By Daphne Pellegrino
Students filled about one-quarter of Cole Field House, Joel McHale noted as he took the stage at the Student Entertainment Events’ sponsored homecoming comedy show Oct. 11.
Though it may have only been one-quarter of the arena, the crowd was full of laughter that filled the entire building as McHale delivered his set. He poked fun at everyone from pop culture icons and his two sons, to the sign language interpreter seated at the front of the stage, whom he humored by saying obscenities for her to sign.
Sophomore economics major Nazar Bedi, a “huge” McHale fan, was especially pleased when the star of NBC’s “Community” and E!’s “The Soup” made jokes about his friend Ryan Seacrest.
“I love when he makes fun of Ryan Seacrest, which he does a lot,” Bedi said. “I think it’s hilarious. Seeing their banter on “The Soup” is a lot of fun.”
McHale’s performance followed a half-hour set from comedian J.F. Harris, a Staten Island, N.Y. native who got the crowd laughing about the horrors of dating, his conservative father and an experience he had planning a friend’s bachelor party at a strip club.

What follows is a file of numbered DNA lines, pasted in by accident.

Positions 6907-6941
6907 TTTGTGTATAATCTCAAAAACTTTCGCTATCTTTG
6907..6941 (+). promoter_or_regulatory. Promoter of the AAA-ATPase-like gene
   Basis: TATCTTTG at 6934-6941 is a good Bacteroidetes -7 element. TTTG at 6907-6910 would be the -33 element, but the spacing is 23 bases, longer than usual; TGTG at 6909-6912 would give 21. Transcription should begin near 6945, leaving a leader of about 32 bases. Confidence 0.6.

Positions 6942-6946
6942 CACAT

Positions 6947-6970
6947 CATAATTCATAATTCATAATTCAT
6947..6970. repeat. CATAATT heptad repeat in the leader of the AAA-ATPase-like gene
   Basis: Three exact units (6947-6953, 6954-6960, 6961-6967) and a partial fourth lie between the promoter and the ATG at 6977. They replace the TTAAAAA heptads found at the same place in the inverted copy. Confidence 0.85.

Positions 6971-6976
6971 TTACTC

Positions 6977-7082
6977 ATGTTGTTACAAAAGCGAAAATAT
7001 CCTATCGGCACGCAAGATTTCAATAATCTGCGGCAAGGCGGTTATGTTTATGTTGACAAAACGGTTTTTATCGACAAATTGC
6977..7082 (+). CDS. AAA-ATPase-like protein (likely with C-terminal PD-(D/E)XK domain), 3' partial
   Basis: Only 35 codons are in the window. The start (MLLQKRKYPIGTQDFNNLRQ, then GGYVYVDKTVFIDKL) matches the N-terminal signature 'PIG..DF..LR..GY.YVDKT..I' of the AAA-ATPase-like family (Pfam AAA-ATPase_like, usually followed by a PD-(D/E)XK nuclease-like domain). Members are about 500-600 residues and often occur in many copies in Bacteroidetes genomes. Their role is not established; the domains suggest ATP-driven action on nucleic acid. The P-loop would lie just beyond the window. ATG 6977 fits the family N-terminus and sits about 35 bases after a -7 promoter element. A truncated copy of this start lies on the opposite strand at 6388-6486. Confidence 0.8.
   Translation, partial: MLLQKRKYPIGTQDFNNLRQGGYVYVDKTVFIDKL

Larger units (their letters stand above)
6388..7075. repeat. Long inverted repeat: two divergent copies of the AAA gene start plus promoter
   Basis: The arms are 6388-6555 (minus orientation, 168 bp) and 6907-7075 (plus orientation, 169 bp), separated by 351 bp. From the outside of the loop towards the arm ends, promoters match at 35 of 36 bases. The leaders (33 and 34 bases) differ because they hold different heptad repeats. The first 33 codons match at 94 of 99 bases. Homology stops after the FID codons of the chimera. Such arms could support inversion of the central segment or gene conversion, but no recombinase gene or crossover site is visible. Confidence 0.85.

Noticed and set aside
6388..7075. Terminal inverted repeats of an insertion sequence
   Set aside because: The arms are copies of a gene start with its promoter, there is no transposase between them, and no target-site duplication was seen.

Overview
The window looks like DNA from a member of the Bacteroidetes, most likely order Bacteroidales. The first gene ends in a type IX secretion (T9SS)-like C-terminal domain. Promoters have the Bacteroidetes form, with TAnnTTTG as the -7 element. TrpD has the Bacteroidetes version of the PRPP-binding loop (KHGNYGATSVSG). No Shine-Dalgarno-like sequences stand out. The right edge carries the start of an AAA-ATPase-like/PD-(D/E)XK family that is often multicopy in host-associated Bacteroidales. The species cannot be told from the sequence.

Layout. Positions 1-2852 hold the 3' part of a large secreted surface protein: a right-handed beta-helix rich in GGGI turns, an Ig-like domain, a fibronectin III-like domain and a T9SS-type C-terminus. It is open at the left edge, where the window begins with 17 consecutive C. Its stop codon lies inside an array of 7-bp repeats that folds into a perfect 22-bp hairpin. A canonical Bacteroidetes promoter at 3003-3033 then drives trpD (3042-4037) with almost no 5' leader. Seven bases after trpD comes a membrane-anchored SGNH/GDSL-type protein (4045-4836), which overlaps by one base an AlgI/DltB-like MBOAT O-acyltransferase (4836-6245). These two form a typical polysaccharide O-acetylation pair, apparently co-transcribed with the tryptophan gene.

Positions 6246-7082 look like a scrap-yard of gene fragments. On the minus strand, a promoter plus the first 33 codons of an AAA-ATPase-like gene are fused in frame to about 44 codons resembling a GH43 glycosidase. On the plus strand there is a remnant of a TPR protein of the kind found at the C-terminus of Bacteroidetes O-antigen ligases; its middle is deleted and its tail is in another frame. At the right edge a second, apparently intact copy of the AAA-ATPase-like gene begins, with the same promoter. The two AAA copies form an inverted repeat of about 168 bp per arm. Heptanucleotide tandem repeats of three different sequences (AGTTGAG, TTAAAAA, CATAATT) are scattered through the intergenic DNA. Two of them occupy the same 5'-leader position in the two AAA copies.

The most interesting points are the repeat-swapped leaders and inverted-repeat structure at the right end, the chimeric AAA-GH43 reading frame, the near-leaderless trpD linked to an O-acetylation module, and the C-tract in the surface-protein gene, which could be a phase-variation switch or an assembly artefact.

“Strip clubs are not my cup of tea,” Harris said. “Tea is my cup of tea.”
McHale also adopted this personal approach to his performance, telling stories about all of the people he has personally angered as host of “The Soup,” including the Kardashians, Hugh Hefner and his own grandmother.
“I’m a d—,” McHale said. “Professional.”
McHale opened his performance by cracking some jokes about Maryland’s state sports (officially jousting, though he noted that lacrosse was definitely the unofficial state sport) and this university’s mascot. By the end, he had the crowd laughing at longer stories about his family and his experiences raising his two young sons.
He closed his performance with a few quick jabs at the state of New Jersey, reminding the crowd that he needed to get off stage promptly for the fireworks show that was following his set.
“So, I should go before the people from New Jersey kill me,” McHale said.
Junior Jessica Blum, a broadcast journalism and government and politics double major, was not entirely pleased with McHale’s set and thought that some of his language was offensive.
“I thought he was mostly funny, but I thought some of his jokes were a little over the line and a little offensive,” Blum said. “I know that’s a touchy subject, because a lot of people think there are no limits for comedy, but I do think he crossed the lines a couple of times. He used ‘retarded’ to mean stupid and I think that’s really offensive”
As students exited the field house, members of Student Entertainment Events were waiting outside with flyers announcing a surprise Kevin Hart on-campus comedy show on Nov. 1, which has since sold out.